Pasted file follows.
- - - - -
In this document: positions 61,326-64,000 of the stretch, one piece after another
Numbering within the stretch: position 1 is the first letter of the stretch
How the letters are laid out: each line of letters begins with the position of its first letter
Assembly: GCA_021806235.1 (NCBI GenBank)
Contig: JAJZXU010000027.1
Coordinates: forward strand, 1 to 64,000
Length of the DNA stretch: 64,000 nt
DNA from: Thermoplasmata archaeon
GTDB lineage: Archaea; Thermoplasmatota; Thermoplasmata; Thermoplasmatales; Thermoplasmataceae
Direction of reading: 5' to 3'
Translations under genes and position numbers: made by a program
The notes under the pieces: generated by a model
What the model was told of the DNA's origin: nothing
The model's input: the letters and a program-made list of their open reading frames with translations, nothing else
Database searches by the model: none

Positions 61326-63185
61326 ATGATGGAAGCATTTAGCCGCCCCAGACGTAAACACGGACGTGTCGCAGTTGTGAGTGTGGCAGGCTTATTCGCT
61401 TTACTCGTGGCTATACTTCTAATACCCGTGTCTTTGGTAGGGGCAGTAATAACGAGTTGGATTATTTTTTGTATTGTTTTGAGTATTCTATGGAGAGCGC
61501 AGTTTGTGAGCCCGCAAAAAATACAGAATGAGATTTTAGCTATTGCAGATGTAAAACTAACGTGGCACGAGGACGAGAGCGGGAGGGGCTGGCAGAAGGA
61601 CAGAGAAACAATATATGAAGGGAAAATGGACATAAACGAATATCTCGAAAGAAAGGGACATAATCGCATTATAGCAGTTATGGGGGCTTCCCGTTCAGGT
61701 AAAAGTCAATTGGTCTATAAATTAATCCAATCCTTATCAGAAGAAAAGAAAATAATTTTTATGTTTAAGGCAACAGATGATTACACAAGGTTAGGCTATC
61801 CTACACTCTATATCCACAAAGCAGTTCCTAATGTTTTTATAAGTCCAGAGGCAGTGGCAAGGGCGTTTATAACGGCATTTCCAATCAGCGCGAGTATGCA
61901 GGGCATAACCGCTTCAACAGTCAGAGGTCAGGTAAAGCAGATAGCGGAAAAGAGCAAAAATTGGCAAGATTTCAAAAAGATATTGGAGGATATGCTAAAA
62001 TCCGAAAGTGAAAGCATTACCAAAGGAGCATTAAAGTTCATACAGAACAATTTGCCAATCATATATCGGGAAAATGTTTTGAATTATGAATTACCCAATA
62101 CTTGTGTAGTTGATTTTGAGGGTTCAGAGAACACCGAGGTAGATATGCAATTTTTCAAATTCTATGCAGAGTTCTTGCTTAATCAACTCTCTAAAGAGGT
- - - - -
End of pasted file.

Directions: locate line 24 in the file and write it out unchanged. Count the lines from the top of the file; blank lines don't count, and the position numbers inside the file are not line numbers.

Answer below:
62001 TCCGAAAGTGAAAGCATTACCAAAGGAGCATTAAAGTTCATACAGAACAATTTGCCAATCATATATCGGGAAAATGTTTTGAATTATGAATTACCCAATA